2021 Small Symposiums

  
2021 Small Symposiums Organized by ATINER

(Due to the 100% international character of our events, the terms above can be interpreted differently by each participant. To ATINER, all those terms are used interchangeably as variants of the same notion of one or more sessions which are thematic and are organized as part of one of our general (non-thematic) conferences. If you want to organize such a thematic event, please review our policy and guidelines, for more details)

Abstract Submission Information
1
4-7 January 2021
Architecture
as part of the 8th Annual International Conference on Humanities & Arts in a Global World
Academics Responsible:
Dr. Nicholas N. Patricios
, Vice President of Strategic Planning & Analysis, ATINER and Professor & Dean Emeritus, School of Architecture, University of Miami, USA.
Dr. Clara Germana Gonçalves, Head, Architecture Unit, ATINER & Researcher, CITAD (Centro de Investigação em Território, Arquitectura e Design), Lusíada University and Associate Professor, ISMAT (Instituto Superior Manuel Teixeira Gomes), Portugal.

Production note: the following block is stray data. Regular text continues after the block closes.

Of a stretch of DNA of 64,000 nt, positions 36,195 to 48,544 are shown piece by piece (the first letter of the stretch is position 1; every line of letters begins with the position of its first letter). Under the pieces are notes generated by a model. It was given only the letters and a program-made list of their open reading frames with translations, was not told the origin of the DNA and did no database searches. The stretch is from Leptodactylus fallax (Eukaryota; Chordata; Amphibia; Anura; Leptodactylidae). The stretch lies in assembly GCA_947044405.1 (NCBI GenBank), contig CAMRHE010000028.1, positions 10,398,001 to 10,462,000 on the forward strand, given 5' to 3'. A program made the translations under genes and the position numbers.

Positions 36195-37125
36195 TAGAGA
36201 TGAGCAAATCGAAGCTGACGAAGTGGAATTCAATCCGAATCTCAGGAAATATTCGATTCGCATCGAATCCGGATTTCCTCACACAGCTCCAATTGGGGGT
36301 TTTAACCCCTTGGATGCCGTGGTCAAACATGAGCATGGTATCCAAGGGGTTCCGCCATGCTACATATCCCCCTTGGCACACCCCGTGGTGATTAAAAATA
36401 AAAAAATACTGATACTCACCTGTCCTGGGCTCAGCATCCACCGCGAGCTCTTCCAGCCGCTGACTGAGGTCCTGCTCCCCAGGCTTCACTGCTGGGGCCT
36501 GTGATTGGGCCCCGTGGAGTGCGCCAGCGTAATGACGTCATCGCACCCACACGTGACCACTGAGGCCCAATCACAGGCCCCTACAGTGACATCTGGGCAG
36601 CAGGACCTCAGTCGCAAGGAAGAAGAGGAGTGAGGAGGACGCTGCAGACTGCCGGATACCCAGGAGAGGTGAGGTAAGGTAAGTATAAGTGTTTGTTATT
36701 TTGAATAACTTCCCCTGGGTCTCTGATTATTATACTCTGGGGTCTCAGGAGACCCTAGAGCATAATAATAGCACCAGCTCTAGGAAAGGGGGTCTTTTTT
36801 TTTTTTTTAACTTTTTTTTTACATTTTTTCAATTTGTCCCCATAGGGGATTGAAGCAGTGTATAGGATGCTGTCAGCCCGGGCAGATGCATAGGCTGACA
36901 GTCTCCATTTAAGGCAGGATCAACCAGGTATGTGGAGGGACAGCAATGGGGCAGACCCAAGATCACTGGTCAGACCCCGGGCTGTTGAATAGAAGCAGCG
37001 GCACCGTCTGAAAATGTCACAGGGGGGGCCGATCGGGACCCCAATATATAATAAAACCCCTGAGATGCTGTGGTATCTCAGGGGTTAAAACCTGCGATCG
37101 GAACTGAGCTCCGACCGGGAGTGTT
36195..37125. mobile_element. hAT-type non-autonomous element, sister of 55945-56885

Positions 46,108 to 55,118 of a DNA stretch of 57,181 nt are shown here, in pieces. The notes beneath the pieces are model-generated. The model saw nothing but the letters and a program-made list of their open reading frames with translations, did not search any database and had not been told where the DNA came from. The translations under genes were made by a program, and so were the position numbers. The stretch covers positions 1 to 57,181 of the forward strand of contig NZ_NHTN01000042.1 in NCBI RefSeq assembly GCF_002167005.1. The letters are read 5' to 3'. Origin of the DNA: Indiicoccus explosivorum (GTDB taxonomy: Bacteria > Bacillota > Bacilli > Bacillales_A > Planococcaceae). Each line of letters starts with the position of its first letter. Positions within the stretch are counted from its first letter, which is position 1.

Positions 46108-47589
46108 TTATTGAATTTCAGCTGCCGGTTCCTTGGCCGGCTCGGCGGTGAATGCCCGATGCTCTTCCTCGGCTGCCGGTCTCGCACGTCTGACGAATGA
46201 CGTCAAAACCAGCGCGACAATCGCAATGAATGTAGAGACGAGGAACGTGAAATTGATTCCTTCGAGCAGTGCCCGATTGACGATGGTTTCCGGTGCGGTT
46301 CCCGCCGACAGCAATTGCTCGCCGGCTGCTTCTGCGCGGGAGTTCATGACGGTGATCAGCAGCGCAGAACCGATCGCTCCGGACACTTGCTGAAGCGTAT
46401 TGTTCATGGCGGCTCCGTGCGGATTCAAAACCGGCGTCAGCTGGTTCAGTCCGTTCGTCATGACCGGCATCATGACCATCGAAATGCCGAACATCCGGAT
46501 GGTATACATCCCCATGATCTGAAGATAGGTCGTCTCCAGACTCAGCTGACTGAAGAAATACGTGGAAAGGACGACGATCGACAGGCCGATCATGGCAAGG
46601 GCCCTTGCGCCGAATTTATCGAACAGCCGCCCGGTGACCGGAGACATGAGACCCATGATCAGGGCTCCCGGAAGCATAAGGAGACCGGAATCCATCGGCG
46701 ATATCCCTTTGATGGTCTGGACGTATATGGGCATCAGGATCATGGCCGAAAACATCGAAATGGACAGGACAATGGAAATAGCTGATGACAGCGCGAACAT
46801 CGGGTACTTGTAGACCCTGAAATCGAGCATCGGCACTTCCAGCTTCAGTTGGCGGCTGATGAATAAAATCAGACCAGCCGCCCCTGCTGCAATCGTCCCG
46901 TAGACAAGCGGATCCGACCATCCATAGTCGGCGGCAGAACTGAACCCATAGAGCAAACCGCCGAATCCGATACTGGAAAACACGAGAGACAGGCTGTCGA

The aim of the symposium is to bring together academics and researchers from all areas of Architecture.
Deadline: 31 August 2020
Abstract Submitting Form
2
4-7 January 2021
History & Archaeology
as part of the 8th Annual International Conference on Humanities & Arts in a Global World
Academics Responsible:
Dr. Steven Oberhelman
, Professor of Classics, Holder of the George Sumey Jr Endowed Professorship of Liberal Arts, and Associate Dean, Texas A&M University, USA, Vice President of International Programs, ATINER and Editor of the Athens Journal of History.
Dr. Nicholas Pappas, Vice President of Academic Membership, ATINER & Professor of History, Sam Houston University, USA.
The aim of the symposium is to bring together scholars and students of all areas of history, archaeology and other related disciplines.
Deadline: 31 August 2020
Abstract Submitting Form
3
4-7 January 2021
Education
as part of the 8th Annual International Conference on Humanities & Arts in a Global World
Academic Responsible:
Dr. John Spiridakis
, Co-Editor, Athens Journal of Education & Professor, St. John University, USA and Dr. Alexander Makedon, Head, Education Unit, ATINER & Independent Scholar (Retired Full Professor, Chicago State University, USA).